With the exception of being converts to Catholicism G. K. Chesterton to Evelyn Waugh seem to have nothing in common: in addition to being born in different periods, each had a unique and unmistakable style.
Yet a profound bond exists between the two, starting with some shared biographical details such as a passion for drawing and the journey towards religion undertaken only after having toyed with the idea of suicide.
Chesterton and Waugh are, so to speak, the alpha and omega of the first period of English Catholic literature of the twentieth century, the one that draws heavily from the theological-cultural tradition of Newman and Manning, and that ends with Vatican II (harshly criticized by Waugh) and with a new generation of more progressive Catholic authors.
Waugh, moreover, admired Chesterton’s work, in particular The Everlasting Man and the ballad Lepanto, an exciting lyrical gallop in the footsteps of John of Austria and the Christian fleet that defeated the Turkish one in 1571. Waugh also dedicated an entire cycle of lectures to Chesterton, whom he had the opportunity to meet in person. During a meeting held in 1949 at the American Notre Dame University, the former also recited the first lines of Chesterton’s poem The Song of Right and Wrong from memory.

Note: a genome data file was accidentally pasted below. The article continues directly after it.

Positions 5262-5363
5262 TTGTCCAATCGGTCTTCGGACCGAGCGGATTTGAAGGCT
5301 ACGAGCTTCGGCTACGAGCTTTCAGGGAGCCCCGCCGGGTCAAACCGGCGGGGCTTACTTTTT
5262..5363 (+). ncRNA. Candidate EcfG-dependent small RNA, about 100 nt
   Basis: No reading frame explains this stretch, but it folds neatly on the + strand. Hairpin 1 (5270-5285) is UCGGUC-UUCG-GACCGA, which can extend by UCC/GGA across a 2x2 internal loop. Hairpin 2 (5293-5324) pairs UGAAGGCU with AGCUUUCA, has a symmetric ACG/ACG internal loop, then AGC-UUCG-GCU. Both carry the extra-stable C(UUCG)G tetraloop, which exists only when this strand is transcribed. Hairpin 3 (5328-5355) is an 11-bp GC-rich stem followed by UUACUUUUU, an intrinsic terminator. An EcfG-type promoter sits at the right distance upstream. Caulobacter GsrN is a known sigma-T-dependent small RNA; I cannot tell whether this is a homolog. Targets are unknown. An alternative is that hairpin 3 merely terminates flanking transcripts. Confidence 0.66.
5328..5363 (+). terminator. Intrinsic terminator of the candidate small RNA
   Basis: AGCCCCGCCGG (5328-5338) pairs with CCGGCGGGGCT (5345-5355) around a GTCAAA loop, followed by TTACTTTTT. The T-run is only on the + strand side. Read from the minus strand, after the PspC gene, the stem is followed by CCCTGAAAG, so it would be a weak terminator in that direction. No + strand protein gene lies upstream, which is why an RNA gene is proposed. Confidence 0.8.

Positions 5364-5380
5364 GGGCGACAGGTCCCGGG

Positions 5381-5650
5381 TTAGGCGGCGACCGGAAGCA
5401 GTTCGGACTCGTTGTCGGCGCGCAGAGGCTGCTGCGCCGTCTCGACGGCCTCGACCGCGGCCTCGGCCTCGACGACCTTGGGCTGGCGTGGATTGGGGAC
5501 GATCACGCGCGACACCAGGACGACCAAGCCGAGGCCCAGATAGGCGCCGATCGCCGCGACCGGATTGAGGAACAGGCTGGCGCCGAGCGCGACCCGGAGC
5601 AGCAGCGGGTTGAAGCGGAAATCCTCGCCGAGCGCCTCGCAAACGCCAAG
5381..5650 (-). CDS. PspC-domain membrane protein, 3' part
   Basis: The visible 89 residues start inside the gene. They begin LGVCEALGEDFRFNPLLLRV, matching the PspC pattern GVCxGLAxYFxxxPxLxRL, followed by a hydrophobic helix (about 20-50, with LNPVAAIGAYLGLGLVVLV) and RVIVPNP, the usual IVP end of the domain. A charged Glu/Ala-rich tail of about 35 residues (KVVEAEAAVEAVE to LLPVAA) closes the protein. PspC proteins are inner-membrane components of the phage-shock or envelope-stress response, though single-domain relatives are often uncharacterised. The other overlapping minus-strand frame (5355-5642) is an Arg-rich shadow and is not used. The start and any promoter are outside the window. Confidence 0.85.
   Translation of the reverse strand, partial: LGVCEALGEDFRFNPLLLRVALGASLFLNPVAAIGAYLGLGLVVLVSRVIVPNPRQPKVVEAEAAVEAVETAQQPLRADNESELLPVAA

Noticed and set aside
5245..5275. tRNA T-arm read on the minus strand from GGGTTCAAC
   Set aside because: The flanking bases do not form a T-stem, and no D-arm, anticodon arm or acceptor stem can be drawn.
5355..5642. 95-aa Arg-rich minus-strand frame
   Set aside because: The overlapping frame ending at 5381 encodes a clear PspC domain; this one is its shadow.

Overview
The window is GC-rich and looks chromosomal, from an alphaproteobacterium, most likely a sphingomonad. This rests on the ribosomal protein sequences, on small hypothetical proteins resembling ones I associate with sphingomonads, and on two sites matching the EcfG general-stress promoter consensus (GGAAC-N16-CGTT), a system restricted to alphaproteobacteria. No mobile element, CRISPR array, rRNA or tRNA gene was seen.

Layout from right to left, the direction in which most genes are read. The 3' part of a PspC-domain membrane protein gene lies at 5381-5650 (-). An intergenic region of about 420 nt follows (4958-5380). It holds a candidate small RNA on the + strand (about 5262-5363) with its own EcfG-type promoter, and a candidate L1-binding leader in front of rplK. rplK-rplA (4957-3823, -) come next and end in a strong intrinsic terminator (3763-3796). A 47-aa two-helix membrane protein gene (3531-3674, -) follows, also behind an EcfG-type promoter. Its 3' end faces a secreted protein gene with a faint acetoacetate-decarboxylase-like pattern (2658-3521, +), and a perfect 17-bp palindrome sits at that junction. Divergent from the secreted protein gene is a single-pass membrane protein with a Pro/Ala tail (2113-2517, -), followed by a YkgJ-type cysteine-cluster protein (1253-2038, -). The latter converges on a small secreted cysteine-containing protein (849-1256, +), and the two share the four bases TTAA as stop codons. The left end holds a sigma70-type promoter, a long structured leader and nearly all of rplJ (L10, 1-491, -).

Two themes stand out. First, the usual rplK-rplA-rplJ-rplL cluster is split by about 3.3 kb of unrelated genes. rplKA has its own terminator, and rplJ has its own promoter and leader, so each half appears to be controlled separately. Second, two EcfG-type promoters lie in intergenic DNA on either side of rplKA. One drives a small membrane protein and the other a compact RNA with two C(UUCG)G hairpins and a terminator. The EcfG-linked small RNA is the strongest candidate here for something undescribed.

But what binds the two writers the most is that nostalgia and that humorous outlook that find ample space in their best works. Chesterton and Waugh felt they lived in a world that was foreign to them. Behind the most popular ideologies they could not fail to discern the seeds of future tragedies, and they worked hard to oppose it through literature or the press. What was most important to them was to remember that it was still possible to believe in that Truth that only the Catholic Church had had the courage to keep intact over the course of two millennia of history.
Consequently their writings are imbued with the nostalgia of Eden, of that celestial Ithaca which is the homeland of every man. Ulysses and his metaphorical homeward journey are evoked by Chesterton in the opening pages of The Flying Inn, where the Greek island becomes the symbol of resistance to the Islamic invasion, or to what is most anti-human. Waugh, for his part, preferred an architectural rather than a geographical analogy: in Brideshead Revisited the ancient stately home that gives the novel its title is a symbol in stone of the protagonists’ mental landscape, a place that preserves everything that is beautiful and good.
This is why the “Contra mundum” shouted at the top of their voices by Charles and Sebastian, far from being the motto of a ridiculous post-adolescent rebellion, is the banner under which both Waugh and Chesterton found themselves in the heat of battle, a challenge to Anglican conformity and to irreligion. And both, to face a declining universe, chose the weapon of laughter, paradox, delicate irony – though also of biting satire.
Sources: R. GRIFFITHS, The Pen and the Cross, Continuum, London, 2010; J. PEARCE, Literary Converts, Harper Collins, London, 2000.